• My short trip visit with Dad was all planned because I got an ADR at Le Cellier last July.

    My visit last year after Thanksgiving was planned first, then we got ADR’s where ever we could. We got into the 2 new Epcot dining places (We enjoyed both of them greatly).

    So I would say that we sometimes plan our vacation around an ADR.

  • We book the dining 180 days before and plan the itinerary around them, however as and when the advice changes – as to which park is busy when for example – we are happy-ish to amend or even cancel our bookings.

    Ultimately what we change will depend on how on our priority list something is and how we feel on the day. I’m a planner but spontenaity has to win occasionally.

  • If you plan far enough ahead (>180 days) and know which park you’ll visit on which day, it’s easy to plan your ADRs around your touring rather than the other way around. We checked the crowd calendar and came up with the itinerary first, and then fit the ADRs to match.

  • I have seen what can happen when you load up a short trip with ADRs… You tend to feel conflicted in the moments leading up to when you need to run to your meal (especially if the wait at Soarin is below 20 minutes, for example.). Do I pass up the ADR, or do I ride?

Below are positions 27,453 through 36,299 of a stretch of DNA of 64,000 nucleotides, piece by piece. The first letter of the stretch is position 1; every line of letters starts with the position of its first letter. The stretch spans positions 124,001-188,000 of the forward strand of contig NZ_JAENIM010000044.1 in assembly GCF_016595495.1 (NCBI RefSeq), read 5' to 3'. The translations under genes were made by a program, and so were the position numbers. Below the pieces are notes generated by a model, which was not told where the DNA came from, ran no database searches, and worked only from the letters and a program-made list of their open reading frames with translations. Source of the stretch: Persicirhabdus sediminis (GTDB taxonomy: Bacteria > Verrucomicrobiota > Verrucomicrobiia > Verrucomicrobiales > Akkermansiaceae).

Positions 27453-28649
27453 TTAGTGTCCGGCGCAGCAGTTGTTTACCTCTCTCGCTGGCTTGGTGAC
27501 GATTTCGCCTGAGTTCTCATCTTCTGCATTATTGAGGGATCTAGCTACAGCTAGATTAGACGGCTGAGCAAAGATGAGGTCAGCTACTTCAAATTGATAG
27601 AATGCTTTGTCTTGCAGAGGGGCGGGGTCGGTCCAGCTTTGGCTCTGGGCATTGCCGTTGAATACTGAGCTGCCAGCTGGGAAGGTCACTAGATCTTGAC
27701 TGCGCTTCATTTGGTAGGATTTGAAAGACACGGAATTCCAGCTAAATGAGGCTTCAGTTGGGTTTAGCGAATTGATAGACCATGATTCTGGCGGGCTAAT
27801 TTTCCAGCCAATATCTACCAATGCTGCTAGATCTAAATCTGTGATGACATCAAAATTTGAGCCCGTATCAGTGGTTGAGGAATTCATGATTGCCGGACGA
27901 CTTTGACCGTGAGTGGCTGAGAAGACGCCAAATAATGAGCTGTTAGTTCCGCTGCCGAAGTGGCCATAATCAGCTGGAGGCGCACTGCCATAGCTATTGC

I like your idea of ADRs and Meals at the resorts as a good way to be rid of the conflict and eating with less guilt :)

  • I have a real problem with the online ADR system. Since it doesn’t require a credit card hold we have found that people will double and triple book their reservations and then simply choose where they want to eat at that moment. We have come up on restaurants at EPCOT that were reported to be booked that actually had lots of seating due to no shows.

    My family and I like to have adr’s especially on hot days to insure some air conditioned down time, but as our adventuring goes we decide on the fly whether to stay with the plan or release our ADR and eat on the go.

  • We have taken advantage of the free dining plan on both our visits to WDW. We run around doing whatever the kids want all day and then it’s me and my husband’s turn to enjoy a nice, “free” sit-down dinner to relax and unwind. If we are having too much fun, we’ll miss the reservation and come up with a Plan B. ADR’s are key to our trip enjoyment.